A CAR salesman who used his customers’ credit cards to pay an £8,000 hotel bill – and then fled abroad – has been jailed for six months.
Philip Hudson had spent up to four months at a four-star hotel.
He used the credit cards to pay for the £8,153.01 cost of his stay at the Alveston Manor Hotel in Stratford-upon-Avon.
Hudson, 37, of Clayhall Road, Gosport, disappeared to Malta and was arrested at Gatwick airport when he returned to his this country on December 22 to visit relatives.
He spent Christmas behind bars.
Hudson appeared before Nuneaton magistrates in Warwickshire and admitted three charges of making a false representation for personal gain.
Prosecutor Philippa Cowley said Hudson had no previous convictions but had breached trust ‘basically to pay for very expensive accommodation’ at the hotel.
Nick Aldridge, mitigating, said his client had been a car sales manager in the Portsmouth area ‘on and off’ for 15 years and was earning £30,000 to £40,000 annually. He was married with two children.
But after being made redundant, debts mounted, he fell behind with the mortgage and was under ‘massive’ financial pressure. His house was repossessed.
Mr Aldridge said Hudson contacted his cousin, who worked for Mercedes-Benz in Solihull, West Midlands, and managed to get a job with the car dealership, while staying at his cousin’s home.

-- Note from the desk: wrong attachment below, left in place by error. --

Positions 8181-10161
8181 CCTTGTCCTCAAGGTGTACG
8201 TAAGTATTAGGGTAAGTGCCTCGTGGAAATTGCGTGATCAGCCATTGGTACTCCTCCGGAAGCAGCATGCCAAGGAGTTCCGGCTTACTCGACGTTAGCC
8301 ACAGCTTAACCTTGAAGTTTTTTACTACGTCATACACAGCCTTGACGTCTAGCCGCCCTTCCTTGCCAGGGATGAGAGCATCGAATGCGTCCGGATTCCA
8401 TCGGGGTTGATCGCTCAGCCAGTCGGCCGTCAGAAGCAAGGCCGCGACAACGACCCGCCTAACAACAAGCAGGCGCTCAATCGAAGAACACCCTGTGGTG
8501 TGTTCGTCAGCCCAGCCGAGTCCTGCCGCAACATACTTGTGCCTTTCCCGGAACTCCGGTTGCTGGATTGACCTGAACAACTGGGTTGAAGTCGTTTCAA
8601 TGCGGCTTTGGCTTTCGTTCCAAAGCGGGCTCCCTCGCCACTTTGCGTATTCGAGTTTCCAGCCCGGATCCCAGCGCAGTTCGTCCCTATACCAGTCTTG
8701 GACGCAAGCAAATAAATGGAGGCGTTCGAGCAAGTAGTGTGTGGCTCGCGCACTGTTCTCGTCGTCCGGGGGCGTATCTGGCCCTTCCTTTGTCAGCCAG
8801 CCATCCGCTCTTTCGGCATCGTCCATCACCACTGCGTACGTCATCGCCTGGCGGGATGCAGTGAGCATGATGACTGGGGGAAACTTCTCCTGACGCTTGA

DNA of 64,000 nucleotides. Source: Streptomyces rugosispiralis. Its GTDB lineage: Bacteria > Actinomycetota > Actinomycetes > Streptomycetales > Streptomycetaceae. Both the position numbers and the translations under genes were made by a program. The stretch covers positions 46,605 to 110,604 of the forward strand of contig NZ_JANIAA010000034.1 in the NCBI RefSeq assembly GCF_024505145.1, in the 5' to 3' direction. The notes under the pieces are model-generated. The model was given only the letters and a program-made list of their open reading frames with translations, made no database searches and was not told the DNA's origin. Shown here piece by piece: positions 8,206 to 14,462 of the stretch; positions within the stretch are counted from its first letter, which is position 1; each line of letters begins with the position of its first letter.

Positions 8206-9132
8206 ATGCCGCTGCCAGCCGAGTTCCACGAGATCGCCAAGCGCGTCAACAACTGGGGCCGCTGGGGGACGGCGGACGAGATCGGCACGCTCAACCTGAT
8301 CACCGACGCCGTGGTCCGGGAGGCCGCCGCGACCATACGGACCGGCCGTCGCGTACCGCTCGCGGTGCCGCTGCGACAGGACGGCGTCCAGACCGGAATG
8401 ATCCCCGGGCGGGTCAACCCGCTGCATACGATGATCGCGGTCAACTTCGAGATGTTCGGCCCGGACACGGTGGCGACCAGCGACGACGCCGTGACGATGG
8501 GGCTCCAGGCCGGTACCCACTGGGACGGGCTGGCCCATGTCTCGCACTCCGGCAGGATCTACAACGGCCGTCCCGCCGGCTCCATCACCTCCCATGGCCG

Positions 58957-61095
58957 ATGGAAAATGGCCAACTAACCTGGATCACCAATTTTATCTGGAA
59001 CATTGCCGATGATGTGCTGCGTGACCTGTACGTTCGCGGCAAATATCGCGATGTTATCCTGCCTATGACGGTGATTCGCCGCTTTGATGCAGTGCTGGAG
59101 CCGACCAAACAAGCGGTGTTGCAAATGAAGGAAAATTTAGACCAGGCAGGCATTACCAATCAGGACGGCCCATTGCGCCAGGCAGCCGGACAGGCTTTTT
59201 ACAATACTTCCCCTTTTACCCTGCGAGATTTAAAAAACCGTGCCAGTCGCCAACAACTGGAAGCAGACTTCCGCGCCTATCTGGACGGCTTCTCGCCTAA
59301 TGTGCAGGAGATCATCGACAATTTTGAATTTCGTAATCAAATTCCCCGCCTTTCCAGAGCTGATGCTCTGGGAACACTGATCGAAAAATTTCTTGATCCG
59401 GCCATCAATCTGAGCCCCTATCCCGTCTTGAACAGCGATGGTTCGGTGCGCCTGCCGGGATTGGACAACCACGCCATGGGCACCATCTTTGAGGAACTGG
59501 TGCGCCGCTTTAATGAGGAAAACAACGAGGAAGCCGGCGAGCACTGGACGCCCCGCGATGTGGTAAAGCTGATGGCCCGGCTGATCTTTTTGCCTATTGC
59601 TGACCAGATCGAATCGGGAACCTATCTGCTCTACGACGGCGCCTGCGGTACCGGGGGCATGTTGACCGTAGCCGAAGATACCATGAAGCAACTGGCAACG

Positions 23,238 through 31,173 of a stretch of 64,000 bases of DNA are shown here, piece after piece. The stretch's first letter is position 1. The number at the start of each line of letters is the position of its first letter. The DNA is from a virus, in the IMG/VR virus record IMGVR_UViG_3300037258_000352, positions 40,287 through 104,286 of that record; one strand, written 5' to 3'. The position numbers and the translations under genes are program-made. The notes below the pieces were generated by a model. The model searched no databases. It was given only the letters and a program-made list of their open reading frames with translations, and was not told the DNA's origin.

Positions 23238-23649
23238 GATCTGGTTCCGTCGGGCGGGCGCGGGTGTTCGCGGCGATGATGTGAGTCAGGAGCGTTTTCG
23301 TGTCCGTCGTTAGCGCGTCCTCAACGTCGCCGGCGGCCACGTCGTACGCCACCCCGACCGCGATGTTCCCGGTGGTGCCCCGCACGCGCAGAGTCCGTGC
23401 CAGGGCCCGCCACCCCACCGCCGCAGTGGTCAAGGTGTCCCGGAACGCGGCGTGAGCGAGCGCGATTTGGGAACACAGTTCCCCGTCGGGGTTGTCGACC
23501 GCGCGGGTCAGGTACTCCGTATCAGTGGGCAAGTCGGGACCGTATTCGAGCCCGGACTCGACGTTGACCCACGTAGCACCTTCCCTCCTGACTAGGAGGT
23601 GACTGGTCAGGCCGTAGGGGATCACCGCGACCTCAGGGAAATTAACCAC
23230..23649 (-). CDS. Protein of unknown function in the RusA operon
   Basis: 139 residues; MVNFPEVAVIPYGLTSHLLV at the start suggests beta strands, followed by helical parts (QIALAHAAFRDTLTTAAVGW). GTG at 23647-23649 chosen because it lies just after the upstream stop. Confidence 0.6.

‘He was very much on the breadline,’ he said. ‘He was not able to stay there after a while.’
Mr Aldridge said Hudson, who was working to clear debts and to pay maintenance for his children, could not afford to pay the hotel.
‘He was caught in a terrible Catch-22 situation,’ said Mr Aldridge.
‘He knew he could not pay the bill.
‘He buried his head in the sand and went on and on.
‘He had lost his home, he had lost his wife, was not seeing his children and was living in a different part of the country. He was self-medicating. He was drinking far too much.
‘He was staying at the hotel every night. He was in a situation he did not know how to get out of.’
Mr Aldridge added: ‘He made the wrong decision to use customers’ cards to pay the bill.
‘He knows it was the wrong thing to do.’
The solicitor said Hudson went to Malta ‘to get his head straight’ and had a job there. He said he had shown genuine remorse and his fiancée and 13-month-old child had returned to Malta.
Presiding magistrate Vivienne Ayriss told Hudson he had breached his relative’s confidence and used his good name to gain employment, adding: ‘This was a deliberate act.
‘You evaded prosecution. Without your early plea we would have sent you to crown court for sentence.’
Mrs Ayriss said the offences were so serious that only custody could be justified. ‘You used a relative’s good name and the customers who gave their details to you to finance your own lifestyle.’
No orders were made for compensation.